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Hovercraft delivers mail, couches and coffins to Alaska
AP photo - Crew members from Alaska Hovercraft Ventures deliver mail to the village of Napaskiak, Alaska, along the Kuskokwim River in this undated photo provided by Lynden Inc.

bBy ROBERT HOWK - Alaska Journal of Commerce

ANCHORAGE, Alaska -- Each year, Glen Van Valin and his crew wait for a good stretch of nice, cold weather to descend on the Bethel area -- cold enough to freeze the muddy waters of the Kuskokwim River into a wide open, frosty-white freeway.

Van Valin is the Bethel-area manager for Seattle-based freight hauler Lynden Inc. and its subsidiary, Alaska Hovercraft Ventures.

The company is gearing up for its seventh winter of hauling mail, freight and passengers to and from eight remote riverside villages in southwestern Alaska by hovercraft.

''The Craft," as they call their 70-foot, 30-ton British-built AP 1-88 hovercraft, has evolved from being a curiosity to being a profitable and reliable operation, Van Valin said.

Under contract with the U.S. Postal Service, the hovercraft runs year-round, except for about a week during spring ice breakup and a five- to six-week pause in late fall while the rivers freeze solid.

''We need the ice to be about 18 inches thick, then we're on the road again," he said. ''It's not because the hovercraft can't operate (during freeze-up), but it would break the ice," and create hazards for villagers using snowmachines in early winter.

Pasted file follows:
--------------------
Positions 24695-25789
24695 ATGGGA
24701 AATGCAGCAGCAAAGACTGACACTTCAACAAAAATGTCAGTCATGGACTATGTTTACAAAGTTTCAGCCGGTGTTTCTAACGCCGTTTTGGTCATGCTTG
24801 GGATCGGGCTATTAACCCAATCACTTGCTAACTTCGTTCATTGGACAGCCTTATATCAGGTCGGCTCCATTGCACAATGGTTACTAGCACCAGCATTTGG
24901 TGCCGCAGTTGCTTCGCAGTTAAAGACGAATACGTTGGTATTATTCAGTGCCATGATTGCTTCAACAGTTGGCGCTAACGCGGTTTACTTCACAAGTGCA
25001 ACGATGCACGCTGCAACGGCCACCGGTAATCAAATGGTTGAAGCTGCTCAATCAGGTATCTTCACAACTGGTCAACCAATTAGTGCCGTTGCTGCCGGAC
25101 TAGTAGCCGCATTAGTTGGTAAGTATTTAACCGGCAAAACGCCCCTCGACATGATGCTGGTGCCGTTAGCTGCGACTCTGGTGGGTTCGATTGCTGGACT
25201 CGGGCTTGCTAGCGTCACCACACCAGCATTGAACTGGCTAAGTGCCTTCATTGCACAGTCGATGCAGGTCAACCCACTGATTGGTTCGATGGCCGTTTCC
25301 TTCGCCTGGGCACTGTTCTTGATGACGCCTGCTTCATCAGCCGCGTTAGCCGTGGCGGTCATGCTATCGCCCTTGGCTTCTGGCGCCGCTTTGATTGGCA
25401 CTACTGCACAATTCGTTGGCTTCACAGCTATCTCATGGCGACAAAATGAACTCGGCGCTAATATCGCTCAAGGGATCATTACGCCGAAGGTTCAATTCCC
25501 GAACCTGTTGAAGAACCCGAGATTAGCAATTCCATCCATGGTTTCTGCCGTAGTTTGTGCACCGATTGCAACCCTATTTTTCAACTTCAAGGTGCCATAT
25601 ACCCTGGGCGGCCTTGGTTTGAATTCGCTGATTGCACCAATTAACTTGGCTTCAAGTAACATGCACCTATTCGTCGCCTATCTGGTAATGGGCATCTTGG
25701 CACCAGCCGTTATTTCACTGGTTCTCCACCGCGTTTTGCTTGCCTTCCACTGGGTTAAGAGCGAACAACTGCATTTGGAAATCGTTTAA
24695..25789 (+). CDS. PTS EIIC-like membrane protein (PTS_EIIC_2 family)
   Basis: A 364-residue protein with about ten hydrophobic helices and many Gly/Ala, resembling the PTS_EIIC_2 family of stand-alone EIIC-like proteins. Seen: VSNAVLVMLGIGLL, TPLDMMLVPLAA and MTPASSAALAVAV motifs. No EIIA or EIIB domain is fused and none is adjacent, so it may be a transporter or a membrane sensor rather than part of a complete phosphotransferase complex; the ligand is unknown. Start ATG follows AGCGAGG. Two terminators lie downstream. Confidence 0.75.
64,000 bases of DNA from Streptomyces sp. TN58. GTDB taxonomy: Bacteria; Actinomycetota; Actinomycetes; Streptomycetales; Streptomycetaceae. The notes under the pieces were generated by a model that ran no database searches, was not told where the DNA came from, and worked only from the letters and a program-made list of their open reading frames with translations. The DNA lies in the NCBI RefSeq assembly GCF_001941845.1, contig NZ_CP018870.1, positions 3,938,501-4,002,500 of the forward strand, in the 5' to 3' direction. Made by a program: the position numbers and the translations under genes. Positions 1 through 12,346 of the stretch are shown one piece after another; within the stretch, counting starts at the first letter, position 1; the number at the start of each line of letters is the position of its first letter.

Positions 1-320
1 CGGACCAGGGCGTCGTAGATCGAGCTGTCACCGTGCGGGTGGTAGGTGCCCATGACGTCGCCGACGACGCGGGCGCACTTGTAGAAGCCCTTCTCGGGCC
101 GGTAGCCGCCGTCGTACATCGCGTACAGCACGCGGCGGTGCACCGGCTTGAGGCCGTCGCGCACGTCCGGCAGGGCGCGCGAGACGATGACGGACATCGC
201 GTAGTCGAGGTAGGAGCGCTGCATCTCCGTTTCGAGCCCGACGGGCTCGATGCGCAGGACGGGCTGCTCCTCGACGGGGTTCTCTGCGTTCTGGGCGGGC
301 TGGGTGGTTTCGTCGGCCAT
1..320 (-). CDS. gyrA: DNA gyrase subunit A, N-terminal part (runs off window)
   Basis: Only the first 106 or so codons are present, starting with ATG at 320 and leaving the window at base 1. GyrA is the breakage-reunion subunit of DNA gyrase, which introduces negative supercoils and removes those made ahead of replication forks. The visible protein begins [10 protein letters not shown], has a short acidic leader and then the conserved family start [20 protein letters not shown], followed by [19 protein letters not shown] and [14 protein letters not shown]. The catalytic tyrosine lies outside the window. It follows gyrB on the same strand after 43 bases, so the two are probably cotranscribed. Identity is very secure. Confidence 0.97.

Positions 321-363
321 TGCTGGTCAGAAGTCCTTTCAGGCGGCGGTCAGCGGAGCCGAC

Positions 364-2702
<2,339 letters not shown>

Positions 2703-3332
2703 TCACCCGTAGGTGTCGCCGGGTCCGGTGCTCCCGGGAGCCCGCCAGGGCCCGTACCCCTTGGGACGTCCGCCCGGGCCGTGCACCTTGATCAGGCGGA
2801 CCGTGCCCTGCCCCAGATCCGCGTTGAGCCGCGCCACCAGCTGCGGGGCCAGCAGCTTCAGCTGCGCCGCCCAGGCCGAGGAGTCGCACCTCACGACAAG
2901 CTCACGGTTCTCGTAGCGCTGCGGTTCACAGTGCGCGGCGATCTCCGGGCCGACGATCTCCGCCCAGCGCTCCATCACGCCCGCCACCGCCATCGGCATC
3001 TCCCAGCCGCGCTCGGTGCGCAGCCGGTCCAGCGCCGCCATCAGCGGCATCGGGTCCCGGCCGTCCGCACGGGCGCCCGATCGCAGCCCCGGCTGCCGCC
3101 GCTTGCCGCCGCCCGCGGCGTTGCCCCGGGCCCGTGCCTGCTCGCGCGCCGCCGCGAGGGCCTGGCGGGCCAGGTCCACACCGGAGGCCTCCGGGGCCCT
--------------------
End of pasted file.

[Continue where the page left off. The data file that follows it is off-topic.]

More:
The annual layovers haven't hurt the bottom line.

''It's making money," Van Valin said.

The usual cargo for the hovercraft service, more than 1,500 tons a year, is fourth-class and ''bypass" mail, including groceries, dry goods and other supplies sent directly from stores to Bush residents without going through a post office.

The service also hauls all the stuff that people have a hard time fitting into a small airplane, Van Valin said.

''Usually we get the oddball freight, oddball sizes," he said. ''We can handle fairly large stuff. Mattresses, beds, couches, coffins. We'll haul snowmachines."

One freight run a while ago included four 30-foot long telephone poles strapped to the side of the vessel, he said.

The vessel also has proved itself as a river-borne ambulance. It's been used for more than a dozen emergency missions.

''When the weather was down, or the airport runways were not useable," the vessel can get through the inclement conditions, Van Valin said.

When the service began in July 1997, some villagers were worried that the high-speed craft would frighten birds and disrupt fish spawning.

But a three-year ecological monitoring program conducted for the Postal Service by the U.S. Department of Transportation found that ''the hovercraft had an insignificant impact on subsistence gathering of waterfowl and fish."

There were also concerns about noise pollution. The hovercraft is powered by four diesel engines that pump out a total of 1,780 horsepower. Two of the engines provide lift, and the other two push the craft along on a 3-foot cushion of air at speeds of 30 knots or higher.